Ego usque ad mortem luctor adversus Turcas et Turcarum Deum," Martin Luther wrote. "I will always struggle to the death against the Turks and the god of the Turks."

Luther was not the only European of his era to fear a deadly battle with Islamic forces (i.e. Turks). During the reign of Sultan Sulaiman the Magnificent, 1520-1566, the Ottoman Empire reached its greatest geographical extent and the height of its military power. Throughout Europe pamphlets reported one Ottoman victory after another. As far away as England, the word "Turk" conjured images of surprise attack and invasion.

It is significant for the history of Christian-Islamic relations that the Ottoman Empire hit its peak as the Protestant Reformation got underway. Protestant reformers made many uncharitable statements about Islam, sometimes reflecting medieval prejudices more than sixteenth-century circumstances. Still, because of their theological orientation, reformers altered Christians' interpretation of Islam in ways that have shaped attitudes into the Modern period.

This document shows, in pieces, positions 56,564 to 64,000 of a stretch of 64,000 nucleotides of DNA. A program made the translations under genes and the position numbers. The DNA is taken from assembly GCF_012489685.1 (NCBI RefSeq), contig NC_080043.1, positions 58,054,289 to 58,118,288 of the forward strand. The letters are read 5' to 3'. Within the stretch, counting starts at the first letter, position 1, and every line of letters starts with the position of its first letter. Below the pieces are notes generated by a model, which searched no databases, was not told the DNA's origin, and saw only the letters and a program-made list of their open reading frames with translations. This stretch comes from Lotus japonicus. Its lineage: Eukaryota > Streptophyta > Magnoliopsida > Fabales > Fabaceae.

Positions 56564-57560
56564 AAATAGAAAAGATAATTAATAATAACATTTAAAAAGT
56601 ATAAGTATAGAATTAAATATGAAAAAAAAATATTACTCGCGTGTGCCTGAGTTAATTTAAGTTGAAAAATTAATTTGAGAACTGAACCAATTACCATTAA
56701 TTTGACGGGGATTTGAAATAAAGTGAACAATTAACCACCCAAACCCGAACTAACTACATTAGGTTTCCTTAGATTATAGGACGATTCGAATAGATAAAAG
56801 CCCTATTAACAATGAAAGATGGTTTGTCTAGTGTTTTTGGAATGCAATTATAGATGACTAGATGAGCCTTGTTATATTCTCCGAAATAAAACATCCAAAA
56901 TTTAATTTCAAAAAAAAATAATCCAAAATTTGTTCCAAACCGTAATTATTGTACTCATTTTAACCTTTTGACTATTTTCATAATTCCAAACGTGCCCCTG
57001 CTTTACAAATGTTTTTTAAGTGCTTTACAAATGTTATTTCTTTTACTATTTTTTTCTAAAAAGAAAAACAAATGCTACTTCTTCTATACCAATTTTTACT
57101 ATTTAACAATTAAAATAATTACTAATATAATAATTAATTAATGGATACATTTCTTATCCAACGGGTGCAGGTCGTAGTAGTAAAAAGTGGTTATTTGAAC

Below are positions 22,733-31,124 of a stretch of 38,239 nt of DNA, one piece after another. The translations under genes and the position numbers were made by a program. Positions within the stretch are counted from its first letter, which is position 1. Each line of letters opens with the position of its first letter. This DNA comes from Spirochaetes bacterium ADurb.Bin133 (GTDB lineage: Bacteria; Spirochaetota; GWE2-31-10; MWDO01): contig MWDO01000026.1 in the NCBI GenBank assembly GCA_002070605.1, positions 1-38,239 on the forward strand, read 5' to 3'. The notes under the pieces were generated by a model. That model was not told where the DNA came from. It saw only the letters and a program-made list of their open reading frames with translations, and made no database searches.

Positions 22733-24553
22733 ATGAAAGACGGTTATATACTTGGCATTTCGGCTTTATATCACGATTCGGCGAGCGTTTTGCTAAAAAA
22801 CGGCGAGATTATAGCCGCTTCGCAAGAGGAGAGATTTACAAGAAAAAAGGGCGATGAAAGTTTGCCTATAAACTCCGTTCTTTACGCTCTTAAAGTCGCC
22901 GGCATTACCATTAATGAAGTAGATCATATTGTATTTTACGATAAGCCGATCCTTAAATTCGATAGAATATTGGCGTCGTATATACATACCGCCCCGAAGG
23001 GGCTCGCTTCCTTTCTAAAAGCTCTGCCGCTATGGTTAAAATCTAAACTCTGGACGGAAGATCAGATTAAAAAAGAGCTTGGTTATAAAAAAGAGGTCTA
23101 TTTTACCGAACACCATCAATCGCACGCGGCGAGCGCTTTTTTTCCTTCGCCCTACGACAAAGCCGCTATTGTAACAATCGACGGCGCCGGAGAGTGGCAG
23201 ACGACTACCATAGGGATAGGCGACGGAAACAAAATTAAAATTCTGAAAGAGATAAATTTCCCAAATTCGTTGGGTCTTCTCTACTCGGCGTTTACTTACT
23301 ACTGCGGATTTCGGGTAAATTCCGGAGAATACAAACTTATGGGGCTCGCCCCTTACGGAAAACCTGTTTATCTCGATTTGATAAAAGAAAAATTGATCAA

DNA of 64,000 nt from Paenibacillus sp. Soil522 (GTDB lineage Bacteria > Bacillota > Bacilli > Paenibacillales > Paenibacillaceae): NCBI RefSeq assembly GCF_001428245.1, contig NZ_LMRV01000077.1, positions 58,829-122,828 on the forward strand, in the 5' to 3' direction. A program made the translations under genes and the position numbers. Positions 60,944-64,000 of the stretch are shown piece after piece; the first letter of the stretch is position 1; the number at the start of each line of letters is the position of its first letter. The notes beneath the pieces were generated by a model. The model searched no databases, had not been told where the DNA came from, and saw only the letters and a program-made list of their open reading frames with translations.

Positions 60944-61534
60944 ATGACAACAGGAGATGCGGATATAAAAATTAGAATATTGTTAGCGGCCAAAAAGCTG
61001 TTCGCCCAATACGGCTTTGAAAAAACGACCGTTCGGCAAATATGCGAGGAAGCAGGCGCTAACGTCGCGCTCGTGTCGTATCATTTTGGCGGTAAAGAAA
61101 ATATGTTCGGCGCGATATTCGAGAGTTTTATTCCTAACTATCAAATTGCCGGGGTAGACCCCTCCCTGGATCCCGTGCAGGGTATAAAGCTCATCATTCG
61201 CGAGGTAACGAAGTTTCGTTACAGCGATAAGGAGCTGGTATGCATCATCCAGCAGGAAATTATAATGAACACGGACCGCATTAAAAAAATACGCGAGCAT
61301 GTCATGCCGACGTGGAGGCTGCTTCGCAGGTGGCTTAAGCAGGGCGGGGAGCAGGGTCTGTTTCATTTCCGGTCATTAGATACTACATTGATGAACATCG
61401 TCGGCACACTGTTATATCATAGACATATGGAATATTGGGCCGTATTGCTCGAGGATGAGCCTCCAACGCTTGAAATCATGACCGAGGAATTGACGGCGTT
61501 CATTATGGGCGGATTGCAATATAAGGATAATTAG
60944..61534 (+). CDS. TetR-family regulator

To fight or not to fight


Early in his career, Luther identified God's displeasure with the church as the real reason for the Ottomans' successes. In 1518 he asserted that "to fight against the Turk is to fight against God who is punishing our sins through them." When faced with Turkish aggression, Christians first must repent.

These statements produced unintended consequences. Some people erroneously interpreted Luther as advocating a position of non-resistance. Roman Catholics accused him of handing over Christians to the infidels. Pamphlets told stories of some who had, as a result, joined the Muslims, or "turned Turk."

Luther abhorred this reputation. His friends encouraged him to write a clarification ...

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